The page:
Image: NASA / JPL / University of Arizona
In season three of Voyager, in the episode "Future's End," the ship gets sucked into a graviton field and spit out in 1996, our current day. You might remember the two-part tale as the one with Sarah Silverman and Ed Begley, Jr. Speaking of Silverman, she played a character named Rain Robinson, a Los Angeles scientist scanning working for SETI.
If you're wondering why we're opening this story with Rain Robinson, it's because of a newspaper clipping tacked to the wall of her cluttered office.
"Life on Mars?" the headline reads. Two decades onward from 1996, we have better answers… and newfound questions.
As in: How the heck did a giant Starfleet insignia show up on the surface of Mars?
Mars does not figure too much into the Star Trek universe. Though in the lore of the franchise we know that the Ares IV, under the command of John Kelly, carried a manned mission to the fourth planet in the year 2032.
While we wait another 13 years for that historic moment, NASA's Mars Reconnaissance Orbiter has given Trekkies a tantalizing teaser.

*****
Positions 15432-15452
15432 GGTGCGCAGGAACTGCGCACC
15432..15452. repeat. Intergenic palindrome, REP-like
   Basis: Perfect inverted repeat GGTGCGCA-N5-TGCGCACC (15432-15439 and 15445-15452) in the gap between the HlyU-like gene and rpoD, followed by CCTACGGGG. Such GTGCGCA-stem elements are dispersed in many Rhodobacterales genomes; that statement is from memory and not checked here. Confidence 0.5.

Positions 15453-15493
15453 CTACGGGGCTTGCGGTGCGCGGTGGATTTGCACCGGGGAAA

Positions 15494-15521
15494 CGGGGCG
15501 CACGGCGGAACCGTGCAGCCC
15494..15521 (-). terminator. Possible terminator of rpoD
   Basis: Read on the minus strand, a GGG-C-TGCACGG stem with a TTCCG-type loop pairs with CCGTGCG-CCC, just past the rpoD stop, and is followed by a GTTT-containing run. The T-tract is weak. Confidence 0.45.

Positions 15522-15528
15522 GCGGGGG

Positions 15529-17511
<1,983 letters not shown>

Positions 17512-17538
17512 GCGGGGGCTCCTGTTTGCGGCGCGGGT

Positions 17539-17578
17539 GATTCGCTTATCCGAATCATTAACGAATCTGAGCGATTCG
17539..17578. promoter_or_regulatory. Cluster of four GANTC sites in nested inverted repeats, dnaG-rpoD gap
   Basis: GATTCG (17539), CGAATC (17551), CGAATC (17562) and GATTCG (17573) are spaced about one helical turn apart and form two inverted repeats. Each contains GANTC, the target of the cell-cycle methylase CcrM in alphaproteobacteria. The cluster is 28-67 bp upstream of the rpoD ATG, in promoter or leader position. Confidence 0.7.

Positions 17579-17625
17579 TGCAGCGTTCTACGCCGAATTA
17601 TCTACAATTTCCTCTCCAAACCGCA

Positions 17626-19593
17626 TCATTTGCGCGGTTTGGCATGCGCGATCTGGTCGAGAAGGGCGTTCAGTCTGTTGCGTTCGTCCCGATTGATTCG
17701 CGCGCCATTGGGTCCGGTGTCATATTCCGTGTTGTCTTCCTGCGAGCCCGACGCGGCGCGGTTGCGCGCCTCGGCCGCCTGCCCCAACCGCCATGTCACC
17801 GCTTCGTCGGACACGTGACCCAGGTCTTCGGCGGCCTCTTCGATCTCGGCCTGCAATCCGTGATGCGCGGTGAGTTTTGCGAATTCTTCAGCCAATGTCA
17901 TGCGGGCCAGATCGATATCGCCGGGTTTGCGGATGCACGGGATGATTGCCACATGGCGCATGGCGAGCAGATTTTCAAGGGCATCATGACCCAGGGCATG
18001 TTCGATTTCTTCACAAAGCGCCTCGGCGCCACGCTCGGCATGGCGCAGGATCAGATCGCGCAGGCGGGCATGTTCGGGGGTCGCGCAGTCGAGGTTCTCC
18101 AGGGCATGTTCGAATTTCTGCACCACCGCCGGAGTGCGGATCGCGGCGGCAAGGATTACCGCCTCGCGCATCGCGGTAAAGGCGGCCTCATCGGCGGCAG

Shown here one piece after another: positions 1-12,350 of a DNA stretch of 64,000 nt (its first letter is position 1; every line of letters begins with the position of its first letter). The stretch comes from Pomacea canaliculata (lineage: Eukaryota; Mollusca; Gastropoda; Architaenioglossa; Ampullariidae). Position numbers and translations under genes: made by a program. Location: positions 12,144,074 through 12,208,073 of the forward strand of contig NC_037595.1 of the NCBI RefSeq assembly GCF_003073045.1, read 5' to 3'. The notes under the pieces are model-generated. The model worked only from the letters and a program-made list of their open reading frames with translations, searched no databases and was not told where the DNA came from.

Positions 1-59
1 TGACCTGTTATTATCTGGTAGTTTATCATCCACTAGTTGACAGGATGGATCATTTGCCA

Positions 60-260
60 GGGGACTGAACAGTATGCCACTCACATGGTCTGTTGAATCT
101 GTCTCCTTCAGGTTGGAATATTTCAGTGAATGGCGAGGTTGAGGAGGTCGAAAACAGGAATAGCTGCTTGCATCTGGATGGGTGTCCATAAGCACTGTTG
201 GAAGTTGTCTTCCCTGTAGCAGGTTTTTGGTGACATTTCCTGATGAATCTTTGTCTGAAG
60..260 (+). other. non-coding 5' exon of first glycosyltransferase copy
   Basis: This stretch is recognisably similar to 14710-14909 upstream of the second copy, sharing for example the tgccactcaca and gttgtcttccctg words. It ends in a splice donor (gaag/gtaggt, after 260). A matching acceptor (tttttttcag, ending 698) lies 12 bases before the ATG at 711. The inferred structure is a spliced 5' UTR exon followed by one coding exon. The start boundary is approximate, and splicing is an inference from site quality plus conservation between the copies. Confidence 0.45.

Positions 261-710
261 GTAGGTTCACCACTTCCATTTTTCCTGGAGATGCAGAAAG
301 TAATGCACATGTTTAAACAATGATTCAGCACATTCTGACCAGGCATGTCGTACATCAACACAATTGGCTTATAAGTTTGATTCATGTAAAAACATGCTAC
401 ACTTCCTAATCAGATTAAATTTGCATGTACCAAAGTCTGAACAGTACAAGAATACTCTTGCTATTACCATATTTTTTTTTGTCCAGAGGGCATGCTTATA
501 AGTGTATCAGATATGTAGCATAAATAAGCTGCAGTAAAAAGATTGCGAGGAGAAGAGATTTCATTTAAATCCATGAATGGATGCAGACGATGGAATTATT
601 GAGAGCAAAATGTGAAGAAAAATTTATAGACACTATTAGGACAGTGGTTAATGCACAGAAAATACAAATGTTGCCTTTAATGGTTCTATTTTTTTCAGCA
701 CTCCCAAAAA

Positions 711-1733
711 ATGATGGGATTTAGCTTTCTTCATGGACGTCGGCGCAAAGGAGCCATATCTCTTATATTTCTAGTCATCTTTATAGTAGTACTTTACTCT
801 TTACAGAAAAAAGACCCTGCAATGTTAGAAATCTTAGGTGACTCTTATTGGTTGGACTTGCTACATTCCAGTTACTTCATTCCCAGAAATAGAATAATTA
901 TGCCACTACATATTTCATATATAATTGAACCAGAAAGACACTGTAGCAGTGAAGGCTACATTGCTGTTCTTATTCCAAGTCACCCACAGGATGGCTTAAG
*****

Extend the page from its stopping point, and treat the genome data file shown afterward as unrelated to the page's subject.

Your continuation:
The MRO's HiRise camera, utilized by scientists at the University of Arizona, snapped a marvelous image of surface formations that bear an uncanny resemblance to the Star Trek logo. There are several of them.
So what are they exactly? These crescent-shaped "dune footprints" (no relation of the sci-fi novel Dune) were formed ages ago as islands in a sea of lava that eventually blew away in the wind — into this distinctive shape.
"The lava flowed out over the plain and around the dunes, but not over them. The lava solidified, but these dunes still stuck up like islands. However, they were still just dunes, and the wind continued to blow," explained U of A scientist Ross Beyer.
He added, "Enterprising viewers will make the discovery that these features look conspicuously like a famous logo: and you’d be right, but it’s only a coincidence."
Well, as far as we know. Seems like as good a place as any to land the Ares IV.
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